• please note, during busy/peak periods (such as cub season) there may be less posts about your sponsored fox if priority is given to highlight a particular patient or condition that requires awareness or education opportunity - personal/private updates are always welcome. 

  • Having additional sponsors to a fox helps towards any additional care they need such as medication not covered by just the primary sponsor amount alone and helps go towards other things that help them.

exclusive only sponsor

  • You are the only sponsor of your chosen fox.  This gives you exclusive sponsorship locking any additional sponsors out.

  • Since this option locks out any others from sponsoring the chosen fox, the sponsorship amount is higher to reflect a potential loss of other help towards the individual fox but it provides exclusivity to you. 

  • Monthly reoccurring sponsor donation.

  • Contacted regarding any major medical or life threatening decisions or conditions with your fox.

  • Given the option to contribute or cover veterinary treatment.

  • Mentioned/tagged/named on social media posts about your sponsored fox as the exclusive only sponsor.

    • please note, during busy/peak periods (such as cub season) there may be less posts about your sponsored fox if priority is given to highlight a particular patient or condition that requires awareness or education opportunity - personal/private updates are always welcome. 

  • Updates as and when requested.  Please note there may be a slight delay in reply in the event of emergency patient intakes or general patient care priorities but time will always be allocated to replying. ​

  • Welcome to send items to your fox,

    • although you must check first to ensure the item is suitable (for example some foxes are not allowed toys if they specifically have a highly destructive personality, are known to destroy or injure themselves on toys or said items or if they do not like or are not allowed a certain food or treat due to intolerance or medical condition.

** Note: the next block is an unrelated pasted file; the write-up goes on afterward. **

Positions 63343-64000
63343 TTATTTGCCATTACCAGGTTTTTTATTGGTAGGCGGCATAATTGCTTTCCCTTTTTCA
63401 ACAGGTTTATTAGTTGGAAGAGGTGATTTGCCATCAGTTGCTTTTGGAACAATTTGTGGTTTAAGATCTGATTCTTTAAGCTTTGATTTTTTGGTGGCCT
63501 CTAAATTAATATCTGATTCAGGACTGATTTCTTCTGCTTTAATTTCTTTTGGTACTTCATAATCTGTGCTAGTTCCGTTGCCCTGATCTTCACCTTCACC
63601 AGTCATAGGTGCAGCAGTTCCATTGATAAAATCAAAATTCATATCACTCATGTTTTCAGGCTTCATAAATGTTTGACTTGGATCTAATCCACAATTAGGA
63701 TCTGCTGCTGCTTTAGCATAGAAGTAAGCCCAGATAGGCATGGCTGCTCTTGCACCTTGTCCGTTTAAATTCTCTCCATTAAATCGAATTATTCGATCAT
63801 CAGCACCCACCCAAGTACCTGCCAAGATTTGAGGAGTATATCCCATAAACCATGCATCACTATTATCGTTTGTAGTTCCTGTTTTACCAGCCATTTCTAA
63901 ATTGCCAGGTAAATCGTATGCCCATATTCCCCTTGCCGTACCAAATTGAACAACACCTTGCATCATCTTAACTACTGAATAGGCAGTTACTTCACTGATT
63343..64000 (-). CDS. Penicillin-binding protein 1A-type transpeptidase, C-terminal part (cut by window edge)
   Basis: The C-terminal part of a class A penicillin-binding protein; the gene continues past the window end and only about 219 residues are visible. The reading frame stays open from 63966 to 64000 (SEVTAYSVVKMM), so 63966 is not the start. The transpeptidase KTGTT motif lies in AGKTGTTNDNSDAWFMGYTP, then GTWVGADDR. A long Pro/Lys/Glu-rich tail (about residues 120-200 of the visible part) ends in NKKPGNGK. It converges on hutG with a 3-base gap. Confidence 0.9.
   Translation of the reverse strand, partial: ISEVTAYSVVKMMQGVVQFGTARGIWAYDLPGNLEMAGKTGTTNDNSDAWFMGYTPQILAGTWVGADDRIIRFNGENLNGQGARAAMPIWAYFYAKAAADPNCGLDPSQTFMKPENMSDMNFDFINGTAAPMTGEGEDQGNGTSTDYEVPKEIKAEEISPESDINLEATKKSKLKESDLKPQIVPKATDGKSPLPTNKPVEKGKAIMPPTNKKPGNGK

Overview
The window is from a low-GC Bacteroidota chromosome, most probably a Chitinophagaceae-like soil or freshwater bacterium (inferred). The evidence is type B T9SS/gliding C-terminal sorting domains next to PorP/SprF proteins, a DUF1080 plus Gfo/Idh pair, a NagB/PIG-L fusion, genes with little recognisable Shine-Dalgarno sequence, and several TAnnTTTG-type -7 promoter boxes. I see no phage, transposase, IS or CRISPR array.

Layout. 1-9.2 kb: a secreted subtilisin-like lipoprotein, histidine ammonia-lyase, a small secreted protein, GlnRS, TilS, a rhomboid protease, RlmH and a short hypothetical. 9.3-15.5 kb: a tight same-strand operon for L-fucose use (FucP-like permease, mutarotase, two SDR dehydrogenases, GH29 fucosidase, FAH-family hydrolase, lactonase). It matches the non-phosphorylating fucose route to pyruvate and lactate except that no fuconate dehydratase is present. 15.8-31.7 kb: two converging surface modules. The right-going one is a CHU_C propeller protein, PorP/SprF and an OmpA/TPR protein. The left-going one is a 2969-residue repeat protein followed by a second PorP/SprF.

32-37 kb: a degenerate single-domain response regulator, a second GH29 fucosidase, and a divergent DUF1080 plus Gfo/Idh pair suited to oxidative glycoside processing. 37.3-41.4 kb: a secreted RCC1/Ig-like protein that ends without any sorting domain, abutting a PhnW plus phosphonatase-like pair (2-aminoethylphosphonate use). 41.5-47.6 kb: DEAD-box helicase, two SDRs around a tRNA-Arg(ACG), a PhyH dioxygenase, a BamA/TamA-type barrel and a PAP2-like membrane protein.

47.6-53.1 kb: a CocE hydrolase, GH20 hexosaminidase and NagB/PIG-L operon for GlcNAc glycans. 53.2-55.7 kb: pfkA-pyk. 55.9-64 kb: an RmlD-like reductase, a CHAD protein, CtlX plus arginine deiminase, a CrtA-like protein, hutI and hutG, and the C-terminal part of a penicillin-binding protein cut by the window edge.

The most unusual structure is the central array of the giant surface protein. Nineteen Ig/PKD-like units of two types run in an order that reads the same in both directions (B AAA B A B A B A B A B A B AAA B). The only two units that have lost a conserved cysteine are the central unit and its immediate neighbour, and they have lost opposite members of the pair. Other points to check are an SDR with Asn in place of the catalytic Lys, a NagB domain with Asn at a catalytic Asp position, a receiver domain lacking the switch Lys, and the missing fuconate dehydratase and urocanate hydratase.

• Behind the scenes raw unedited clips, photos, videos of your fox where it doesn't invade their boundaries and comfort.

£395 per month

equates to £ 3.07 per day
plus exclusivity perk fee of
£ 300 due to the prevention of any other donator potential.

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sponsor application
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Thank you. I will be in touch.

 

notes on sponsoring patients/residents

Unfortunately, the nature of what I do involves rescuing or taking in patients who are sometimes in a really bad way.  Foxes are so resilient that they only start to show symptoms or signs of illness or injury when they're too weak or vulnerable to be able to hide/mask it since they are expert masters at masking pain and suffering.  Sponsoring patients is either a specific patient or generically contributing to all patients so please do bear in mind that even though I try everything possible for each patient, sometimes it is their body which decides their time despite full medical care, as such it is a heartbreaking part of this that some may pass away even under intensive care or veterinary supervision.  

Foxes including orphaned youngsters need to have limited contact with humans, as such there are only certain times I will take photos or video and that is normally at unavoidable interaction times of wound management, feeding or changing bedding and will depend on the need of the patient so if one is particularly scared, vulnerable or critical there may not be any photos or videos of the patient or they may be potato quality, I will always prioritise their care, safety and comfort over photo opportunities.  This is why sometimes there are no photos of video at the vets as I am generally the one handling the patient for the veterinary staff.  Please bear this in mind if there is a lack of photos and therefore updates publicly about a patient, that said, as a sponsor you are more than welcome to updates privately which my be in either text or audio message or both.

There will never be an opportunity to meet the fox in person, for few reasons:

  • For patients still under medical treatment this is obvious, but for fully recovered yet permanently disabled foxes or cubs, some simply do not want human contact or presence, particularly anyone they aren't familiar with.  Some love to hide, some think its hilarious to move during a photo leaving a blurred mess.

  • Unfortunately being in the UK, which is different to the US, illegal fox hunting and hunt supporters operate and I will always endeavour to protect these foxes from harm.  This means I do not give out their location publicly nor to any sponsors.  I realise some excellent sanctuaries and rehabbers offer tours and meet & greets in the US, and if I were in the US this is something i would most likely safely be able to offer but in the UK it simply is not safe or wise to do so.

  • I am also of the view that foxes do not really want human contact unless they choose on their own terms, as such I would never force this upon them.  Foxes (residents) who do interact through their own choice are the ones you may see on videos being tolerant or 'friendly' and this is purely on their terms.  Many, however, simply would rather avoid humans, which I can related to.